You may have seen the story from Australia: The New South Wales Supreme Court held, essentially, that cartoons showing Bart, Lisa and Maggie Simpson (along with others?) having sex with each other was child pornography under New South Wales and Australian law.
The defendant in the case apparently was convicted of using his computer to access child pornography after the images of the minor Simpsons’ orgy were found on his computer. He appealed to the NSW Supreme Court, arguing, apparently, that he could not be convicted because the child pornography wasn’t “real,” i.e.., its creation did not involve the use of real children.
At least that’s how I understand it: The news reports say he appealed arguing that fictional cartoon characters could not be considered “people” within the scope of the child pornography law because the characters “plainly and deliberately” departed from the human form (as well know, at least those of us who watch The Simpsons).
The Justice who wrote the opinion for the NSW Supreme Court found that if the images were those of real human beings, “such depictions could never be permitted. . . . Their creation would constitute crimes at the very highest end of the criminal calendar.” He also apparently said that while the primary purpose of the child pornography statutes was to stop the abuse of “real” children, it was also intended to deter the production of other material that could “fuel demand for material that does involve the abuse of children.”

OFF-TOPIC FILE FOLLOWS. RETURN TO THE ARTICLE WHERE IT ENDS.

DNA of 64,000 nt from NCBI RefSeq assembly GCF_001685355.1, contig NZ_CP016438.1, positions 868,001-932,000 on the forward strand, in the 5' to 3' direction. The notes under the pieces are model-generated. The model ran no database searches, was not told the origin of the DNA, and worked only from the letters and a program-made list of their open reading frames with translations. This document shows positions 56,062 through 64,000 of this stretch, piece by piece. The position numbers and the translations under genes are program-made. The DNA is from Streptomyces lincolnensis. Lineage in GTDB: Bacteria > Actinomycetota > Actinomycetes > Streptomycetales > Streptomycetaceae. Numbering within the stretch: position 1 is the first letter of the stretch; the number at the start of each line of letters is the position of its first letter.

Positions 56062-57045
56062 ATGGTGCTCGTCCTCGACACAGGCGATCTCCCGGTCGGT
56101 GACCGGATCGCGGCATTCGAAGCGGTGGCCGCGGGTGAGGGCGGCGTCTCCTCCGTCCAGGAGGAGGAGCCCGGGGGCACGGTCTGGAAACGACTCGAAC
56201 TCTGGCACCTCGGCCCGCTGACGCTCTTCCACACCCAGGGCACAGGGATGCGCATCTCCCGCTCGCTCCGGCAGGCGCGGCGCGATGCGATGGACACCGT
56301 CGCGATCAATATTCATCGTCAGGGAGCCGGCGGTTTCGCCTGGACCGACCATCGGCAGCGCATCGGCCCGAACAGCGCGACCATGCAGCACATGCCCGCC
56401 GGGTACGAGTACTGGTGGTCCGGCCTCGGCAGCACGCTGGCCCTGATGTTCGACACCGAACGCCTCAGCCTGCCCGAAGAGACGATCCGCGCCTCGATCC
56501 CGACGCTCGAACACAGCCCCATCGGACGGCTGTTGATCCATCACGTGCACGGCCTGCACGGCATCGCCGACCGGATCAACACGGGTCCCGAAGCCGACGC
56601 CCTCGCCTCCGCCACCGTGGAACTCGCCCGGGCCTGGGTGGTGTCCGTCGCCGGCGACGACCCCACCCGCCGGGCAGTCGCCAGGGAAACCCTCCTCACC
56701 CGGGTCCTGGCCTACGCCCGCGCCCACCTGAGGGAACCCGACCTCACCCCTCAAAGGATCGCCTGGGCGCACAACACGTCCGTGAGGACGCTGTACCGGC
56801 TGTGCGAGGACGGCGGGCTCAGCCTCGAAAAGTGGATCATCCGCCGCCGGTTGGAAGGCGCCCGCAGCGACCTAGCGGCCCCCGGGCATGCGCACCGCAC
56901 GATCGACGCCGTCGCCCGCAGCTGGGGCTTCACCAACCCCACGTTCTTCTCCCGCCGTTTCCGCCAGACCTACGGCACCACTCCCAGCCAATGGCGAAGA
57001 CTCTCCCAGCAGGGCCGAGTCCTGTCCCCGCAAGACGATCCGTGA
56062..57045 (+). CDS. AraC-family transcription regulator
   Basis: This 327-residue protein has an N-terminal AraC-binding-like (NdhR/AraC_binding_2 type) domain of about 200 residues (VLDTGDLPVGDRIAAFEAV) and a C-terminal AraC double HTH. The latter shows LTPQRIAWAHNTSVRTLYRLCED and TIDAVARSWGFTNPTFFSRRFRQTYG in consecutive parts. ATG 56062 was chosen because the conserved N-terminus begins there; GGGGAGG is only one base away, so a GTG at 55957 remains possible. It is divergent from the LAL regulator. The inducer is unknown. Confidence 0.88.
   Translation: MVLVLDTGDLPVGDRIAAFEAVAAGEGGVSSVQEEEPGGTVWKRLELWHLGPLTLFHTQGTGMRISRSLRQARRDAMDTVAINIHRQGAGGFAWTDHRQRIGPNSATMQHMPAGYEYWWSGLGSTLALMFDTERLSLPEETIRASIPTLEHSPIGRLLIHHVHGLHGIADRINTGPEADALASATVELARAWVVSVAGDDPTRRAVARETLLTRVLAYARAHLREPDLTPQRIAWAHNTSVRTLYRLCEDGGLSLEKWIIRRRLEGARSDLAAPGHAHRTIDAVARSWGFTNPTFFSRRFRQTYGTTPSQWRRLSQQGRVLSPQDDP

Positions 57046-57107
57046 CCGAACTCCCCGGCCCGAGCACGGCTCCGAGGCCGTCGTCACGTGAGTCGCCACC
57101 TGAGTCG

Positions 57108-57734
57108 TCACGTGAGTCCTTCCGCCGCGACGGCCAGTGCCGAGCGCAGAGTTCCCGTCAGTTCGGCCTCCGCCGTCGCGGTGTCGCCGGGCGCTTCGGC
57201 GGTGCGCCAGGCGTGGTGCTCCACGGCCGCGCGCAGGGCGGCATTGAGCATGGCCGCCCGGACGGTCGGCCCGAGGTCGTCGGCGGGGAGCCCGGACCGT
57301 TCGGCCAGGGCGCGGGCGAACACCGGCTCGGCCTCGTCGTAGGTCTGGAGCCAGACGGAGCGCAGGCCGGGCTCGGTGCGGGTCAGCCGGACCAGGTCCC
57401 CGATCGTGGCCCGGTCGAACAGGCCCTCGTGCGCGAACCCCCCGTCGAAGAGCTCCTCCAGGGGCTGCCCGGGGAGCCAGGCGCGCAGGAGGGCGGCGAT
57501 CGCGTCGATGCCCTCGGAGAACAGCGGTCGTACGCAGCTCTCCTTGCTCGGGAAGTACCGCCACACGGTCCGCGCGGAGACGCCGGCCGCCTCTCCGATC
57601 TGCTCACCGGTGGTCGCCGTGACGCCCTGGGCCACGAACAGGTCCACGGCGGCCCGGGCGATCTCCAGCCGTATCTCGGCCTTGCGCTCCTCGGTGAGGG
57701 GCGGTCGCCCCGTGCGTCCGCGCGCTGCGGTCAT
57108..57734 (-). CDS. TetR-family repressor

Such a conviction simply could not happen in the United States. As I’ve noted before, the U.S. Supreme Court has held that under the First Amendment, U.S. legislators can criminalize the possession, use and distribution of “real” child pornography because its creation involves the victimization of actual children. Back in 1976, as I noted earlier, the Court held that real child pornography could be criminalized even though it is not obscene (adult child porn is, of course, perfectly legal) because it does involve the victimization of children, who either cannot consent to what they’re involved in or whose consent would not be valid if they did.
A few years ago, as I’ve noted before, the Supreme Court held that this rationale does not apply to virtual child pornography because no child is harmed in its creation; since virtual child pornography (like real child pornography) is speech, it’s protected by the First Amendment. And since no countervailing circumstances – such as harming a real child – militate against enforcing First Amendment protection in this context, virtual child pornography cannot be criminalized in the United States.
The federal statutes that define child pornography specifically exempt cartoons and other depictions from that definition. Section 2256(11) of Title 18 of the U.S. Code says that the definition of child pornography contained in § 2256(8)(B) of Title 18 “does not apply to depictions that are drawings, cartoons, sculptures, or paintings depicting minors or adults.”